no attempt to actually address the questions

Under the circumstances, it is curious that he decided to respond at all.

]]>BTW, I wonder if Dr. Junkes himself actually composed the responses. When he was here he was fairly responsive, if a bit pompous.

I don’t think he was responsive then or now.

]]>]]>This problem was recognized almost 80 years ago by Yule (1926) and has been ex-tensively analysed in areas, such as econometrics, where trend time series are the rule.

The present manuscript by Bürger and Cubasch is focused on the problem of attaching physical significance to statistical relationships derived from non-stationary timeseries. This problem was recognized almost 80 years ago by Yule (1926) and has been extensively analysed in areas, such as econometrics, where trend time series are the rule.

For instance, the introduction of a paper written by one of the best known authors in econometrics is worth a careful reading:

Spurious regression, or nonsense correlationas they were originally called, have a long history in statistics, dating back at least to Yule (1926).Textbooks and the literature of statistics and econometrics abound with interesting examples, many of them quite humorous. One is the high correlation between the number of ordained ministers and the rate of alcoholism in Britain in the nineteenth century. Another is that of Yule (1926), reporting a correlation of 0.95 between the proportion of Church of England marriages to all marriages and the mortality rate of the period 1866-1911. Yet another is the econometric example of alchemy reported by Henry(1980) between the price level and cumulative rainfall in the UK. The latter relation proved resilient to many econometric diagnostic test and was humorously advanced by its author as a new theory of inflation. With so many well known examples like these, the pitfalls of regression and correlation studies are now common knowledge even to nonspecialists. The situation is especially difficult in cases where the data are trending- as indeed they are in the examples above- because third factors that drive the trends come into play in the behavior of the regression, although these factors may not be at all evident in the data. Phillips (1998).

Sure, it’s irrelevant and unresponsive, but, strictly speaking, it’s not entirely wrong.

I’ve read most all of the responses now (not very hard since they’re quite short.) Your remark above about irrelevant and unresponsive is a good summary of all of them. Actually I was tempted to post something even snarkier, but I think I’ll leave it to Steve (or Willis when he’s back and up to speed) if they desire. Let’s just say that it was quite obvious that there is no attempt to actually address the questions put before Dr. Junkes. BTW, I wonder if Dr. Junkes himself actually composed the responses. When he was here he was fairly responsive, if a bit pompous. I wonder if there was a mini-IPCC meeting to make sure that this summary for policy-makers will match the individual positions to be given out later.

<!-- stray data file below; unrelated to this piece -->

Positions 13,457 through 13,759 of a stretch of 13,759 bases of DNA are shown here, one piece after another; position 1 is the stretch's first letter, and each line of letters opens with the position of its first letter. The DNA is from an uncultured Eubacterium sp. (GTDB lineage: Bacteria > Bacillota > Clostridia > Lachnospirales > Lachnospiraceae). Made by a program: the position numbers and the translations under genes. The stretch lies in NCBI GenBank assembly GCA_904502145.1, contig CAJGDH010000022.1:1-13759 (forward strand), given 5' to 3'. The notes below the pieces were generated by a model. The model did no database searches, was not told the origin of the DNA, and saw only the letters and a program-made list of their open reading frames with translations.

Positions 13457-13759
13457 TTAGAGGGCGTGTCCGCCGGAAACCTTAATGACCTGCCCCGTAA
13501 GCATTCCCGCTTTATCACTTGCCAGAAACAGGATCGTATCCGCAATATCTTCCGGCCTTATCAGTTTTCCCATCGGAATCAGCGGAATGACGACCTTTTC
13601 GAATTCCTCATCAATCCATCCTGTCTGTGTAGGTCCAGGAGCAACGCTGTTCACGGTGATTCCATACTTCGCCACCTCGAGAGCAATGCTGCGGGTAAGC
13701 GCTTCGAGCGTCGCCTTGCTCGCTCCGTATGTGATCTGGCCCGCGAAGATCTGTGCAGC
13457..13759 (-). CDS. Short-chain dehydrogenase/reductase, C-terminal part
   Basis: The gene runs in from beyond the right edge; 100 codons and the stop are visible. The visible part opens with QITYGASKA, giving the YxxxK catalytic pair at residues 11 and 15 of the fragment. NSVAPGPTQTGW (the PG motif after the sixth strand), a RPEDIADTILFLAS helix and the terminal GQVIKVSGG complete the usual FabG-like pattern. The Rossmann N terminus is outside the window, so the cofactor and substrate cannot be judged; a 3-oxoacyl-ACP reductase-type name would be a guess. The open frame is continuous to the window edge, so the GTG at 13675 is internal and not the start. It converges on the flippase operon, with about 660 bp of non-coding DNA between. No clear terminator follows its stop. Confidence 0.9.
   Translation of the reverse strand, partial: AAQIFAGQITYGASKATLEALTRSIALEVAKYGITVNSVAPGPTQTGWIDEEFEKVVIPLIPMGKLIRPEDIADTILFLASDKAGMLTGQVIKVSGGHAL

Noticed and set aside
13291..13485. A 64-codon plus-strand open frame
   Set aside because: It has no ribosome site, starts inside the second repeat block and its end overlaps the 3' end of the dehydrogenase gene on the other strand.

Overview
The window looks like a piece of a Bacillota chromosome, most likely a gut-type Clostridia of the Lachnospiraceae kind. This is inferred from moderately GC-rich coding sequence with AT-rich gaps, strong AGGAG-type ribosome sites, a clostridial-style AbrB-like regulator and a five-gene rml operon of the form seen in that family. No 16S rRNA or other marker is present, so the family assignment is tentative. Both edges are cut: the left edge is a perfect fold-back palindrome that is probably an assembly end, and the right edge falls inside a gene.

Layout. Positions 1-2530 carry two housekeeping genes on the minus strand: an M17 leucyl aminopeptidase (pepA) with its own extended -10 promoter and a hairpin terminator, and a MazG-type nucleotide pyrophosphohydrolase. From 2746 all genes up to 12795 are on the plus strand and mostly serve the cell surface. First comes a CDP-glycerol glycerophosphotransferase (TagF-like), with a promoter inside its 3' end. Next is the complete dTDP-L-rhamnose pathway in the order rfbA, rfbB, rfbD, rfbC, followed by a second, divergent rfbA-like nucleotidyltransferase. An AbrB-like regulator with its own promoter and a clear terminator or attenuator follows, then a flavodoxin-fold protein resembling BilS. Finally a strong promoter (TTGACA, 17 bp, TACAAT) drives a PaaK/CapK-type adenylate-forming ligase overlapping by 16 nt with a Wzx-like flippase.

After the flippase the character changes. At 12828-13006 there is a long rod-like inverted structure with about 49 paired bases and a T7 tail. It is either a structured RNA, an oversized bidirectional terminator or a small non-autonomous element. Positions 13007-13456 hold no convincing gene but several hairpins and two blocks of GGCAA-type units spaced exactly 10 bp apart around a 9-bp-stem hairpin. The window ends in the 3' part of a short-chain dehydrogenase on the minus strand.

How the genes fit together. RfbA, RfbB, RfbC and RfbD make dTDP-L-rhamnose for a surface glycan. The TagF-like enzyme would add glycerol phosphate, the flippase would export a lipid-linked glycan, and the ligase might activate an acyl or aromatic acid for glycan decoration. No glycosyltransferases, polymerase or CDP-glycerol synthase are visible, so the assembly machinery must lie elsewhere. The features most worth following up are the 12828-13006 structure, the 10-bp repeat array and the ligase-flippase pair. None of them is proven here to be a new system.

]]>trying to make a distinction between

spurious regressionandspurious correlation?

That’s how I read it. Sure, it’s irrelevant and unresponsive, but, strictly speaking, it’s not *entirely* wrong. ;-)

I agree that the DW test is “usually” used to test for autocorrelation of residuals, but the interest in autocorrelated residuals was prompted in part by Granger and Newbold 1974, Spurious Regression in Econometrics – linked to a url above – in which the DW test was suggested as a test for spurious regression.

If Juckes is trying to say that the test would apply to a regression, but not to a correlation, then you have to reflect on the underlying geometry. The correlation coefficient is the angle between the vectors in N-space. The regression coefficient between two normalized vectors is equal to the correlation coefficient. Any apparatus from one applies to the other.

Also, as noted in a post above, the variance-matching procedure of CVM is mathematically equivalent to a constrained regression in which the norm of the estimator is equal to the norm of the target. This is very simple mathematics, which does not cease to apply, merely because Juckes ignores it.

]]>I’m not aware of a standard test for spurious correlation.

I suppose there’s a technical definition of spurious correlation which would allow a test, but basically the concept shouldn’t allow a test. I.e. if something passes the tests for correlation but can’t have a true correlation for logical reasons, then it must be a spurious correlation.

I think usually when we have what is called spurious correlation we assume that it will disappear when later data comes in. This would imply that you could divide up the available data and look to see if the correlation disappears when hidden data is examined. Except that that would require no cherry-picking. If the data is cherry-picked all you can do is wait for new data.

]]>I’m not aware of a standard test for spurious correlation.

]]>